“Fitness-wise, he’s a machine – in the most incredible shape. He works hard on it and he gets his rewards. His ability and his skill level gets higher each season, and his decision-making has gone to another level also.
“He is adored by his team-mates. As coaches we know we work with someone special. And the supporters have crowned him a king. So, very cool.
“It is just great news. It makes me smile thinking about it. He stays with us for longer and it means we can achieve more together.”
Step aside Haaland and City - Liverpool have the most important signature of the summer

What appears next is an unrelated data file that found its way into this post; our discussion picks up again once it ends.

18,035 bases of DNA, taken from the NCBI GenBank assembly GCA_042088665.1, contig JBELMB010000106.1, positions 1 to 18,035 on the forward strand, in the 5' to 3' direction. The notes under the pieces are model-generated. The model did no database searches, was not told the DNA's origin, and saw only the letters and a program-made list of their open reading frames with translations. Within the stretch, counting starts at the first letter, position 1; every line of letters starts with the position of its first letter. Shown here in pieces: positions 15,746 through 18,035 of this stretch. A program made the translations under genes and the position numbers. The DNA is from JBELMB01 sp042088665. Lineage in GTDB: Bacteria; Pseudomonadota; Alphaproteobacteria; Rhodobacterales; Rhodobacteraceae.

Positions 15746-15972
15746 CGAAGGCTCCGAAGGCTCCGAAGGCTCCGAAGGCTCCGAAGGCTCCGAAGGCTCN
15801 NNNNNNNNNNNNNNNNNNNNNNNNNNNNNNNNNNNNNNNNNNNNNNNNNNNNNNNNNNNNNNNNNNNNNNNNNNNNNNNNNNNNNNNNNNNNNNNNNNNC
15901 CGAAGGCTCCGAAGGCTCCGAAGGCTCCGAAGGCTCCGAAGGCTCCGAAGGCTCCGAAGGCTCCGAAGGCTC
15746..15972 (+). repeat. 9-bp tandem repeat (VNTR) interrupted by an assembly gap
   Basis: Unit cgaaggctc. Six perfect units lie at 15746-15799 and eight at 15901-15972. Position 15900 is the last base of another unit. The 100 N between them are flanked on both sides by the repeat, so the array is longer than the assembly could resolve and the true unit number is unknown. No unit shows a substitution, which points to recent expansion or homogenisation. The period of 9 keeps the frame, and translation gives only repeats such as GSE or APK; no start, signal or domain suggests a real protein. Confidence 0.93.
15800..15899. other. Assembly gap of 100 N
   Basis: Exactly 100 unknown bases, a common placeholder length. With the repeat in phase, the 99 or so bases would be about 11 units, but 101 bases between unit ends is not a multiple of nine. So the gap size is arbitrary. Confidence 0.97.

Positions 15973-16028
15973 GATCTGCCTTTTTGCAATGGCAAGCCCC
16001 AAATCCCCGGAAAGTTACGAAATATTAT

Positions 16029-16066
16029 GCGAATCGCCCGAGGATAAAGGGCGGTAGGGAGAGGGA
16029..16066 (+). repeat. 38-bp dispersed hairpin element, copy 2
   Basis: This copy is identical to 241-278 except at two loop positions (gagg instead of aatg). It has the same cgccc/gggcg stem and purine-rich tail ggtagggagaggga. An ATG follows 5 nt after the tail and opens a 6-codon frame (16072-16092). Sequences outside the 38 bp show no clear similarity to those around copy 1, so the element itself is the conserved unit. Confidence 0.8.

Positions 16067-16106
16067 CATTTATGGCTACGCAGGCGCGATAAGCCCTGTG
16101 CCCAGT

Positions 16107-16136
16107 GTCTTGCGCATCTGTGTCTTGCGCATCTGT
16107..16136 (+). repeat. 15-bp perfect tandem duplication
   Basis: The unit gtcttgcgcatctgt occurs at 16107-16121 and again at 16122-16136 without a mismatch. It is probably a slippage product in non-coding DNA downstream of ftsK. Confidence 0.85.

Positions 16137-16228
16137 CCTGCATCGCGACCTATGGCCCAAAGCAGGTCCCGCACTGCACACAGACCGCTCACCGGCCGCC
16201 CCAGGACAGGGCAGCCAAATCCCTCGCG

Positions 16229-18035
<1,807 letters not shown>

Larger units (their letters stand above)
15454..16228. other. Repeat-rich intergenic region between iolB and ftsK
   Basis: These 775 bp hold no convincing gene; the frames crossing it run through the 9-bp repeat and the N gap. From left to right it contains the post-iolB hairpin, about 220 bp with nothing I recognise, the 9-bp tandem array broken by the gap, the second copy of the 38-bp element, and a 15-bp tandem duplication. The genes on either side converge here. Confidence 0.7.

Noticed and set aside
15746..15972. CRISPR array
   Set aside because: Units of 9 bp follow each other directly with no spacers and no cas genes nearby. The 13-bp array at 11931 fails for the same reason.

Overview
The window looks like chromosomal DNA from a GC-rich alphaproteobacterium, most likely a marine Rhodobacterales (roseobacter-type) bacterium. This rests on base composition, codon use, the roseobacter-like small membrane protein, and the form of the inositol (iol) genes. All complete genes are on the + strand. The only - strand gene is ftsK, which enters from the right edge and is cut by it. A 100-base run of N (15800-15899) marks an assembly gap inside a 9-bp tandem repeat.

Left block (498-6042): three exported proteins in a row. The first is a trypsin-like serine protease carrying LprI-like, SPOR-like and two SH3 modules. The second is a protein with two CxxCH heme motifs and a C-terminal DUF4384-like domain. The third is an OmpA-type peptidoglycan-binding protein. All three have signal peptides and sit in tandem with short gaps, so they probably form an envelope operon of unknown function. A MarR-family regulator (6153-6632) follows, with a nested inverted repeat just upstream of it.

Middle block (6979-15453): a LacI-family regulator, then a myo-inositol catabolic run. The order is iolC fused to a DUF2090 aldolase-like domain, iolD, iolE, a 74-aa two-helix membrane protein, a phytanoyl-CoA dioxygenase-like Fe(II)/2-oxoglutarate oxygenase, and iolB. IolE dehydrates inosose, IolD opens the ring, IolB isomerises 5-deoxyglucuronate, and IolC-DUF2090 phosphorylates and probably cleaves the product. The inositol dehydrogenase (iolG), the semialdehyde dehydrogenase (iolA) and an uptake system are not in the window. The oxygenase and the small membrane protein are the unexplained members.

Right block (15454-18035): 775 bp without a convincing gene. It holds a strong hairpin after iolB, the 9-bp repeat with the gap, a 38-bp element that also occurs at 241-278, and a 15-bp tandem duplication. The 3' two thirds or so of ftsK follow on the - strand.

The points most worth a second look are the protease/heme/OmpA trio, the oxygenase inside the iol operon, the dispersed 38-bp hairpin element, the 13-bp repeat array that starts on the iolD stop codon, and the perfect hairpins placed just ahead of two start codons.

The pursuit of Mohamed Salah’s signature on a new Liverpool deal did not end in Anfield's legends’ suite but on the idyllic Greek Island of Mykonos.
It was there, where Salah is enjoying a family holiday, that a Liverpool delegation led by director of football Julian Ward resolved an 18-month contract impasse, negotiations accelerating over the last few days as both parties made the necessary compromises to ensure the unthinkable did not happen.
For Liverpool to lose one of their superstar strikers, Sadio Mane, this summer might be considered careless. To have lost Salah, too, in a year’s time would have been negligent.
The heart of the delay was, inevitably, about money.
From the outset, Salah wanted a deal befitting his superstar status. He saw Kevin De Bruyne earning £400,000 a week at Manchester City and - with some justification - felt he deserved a similar reward.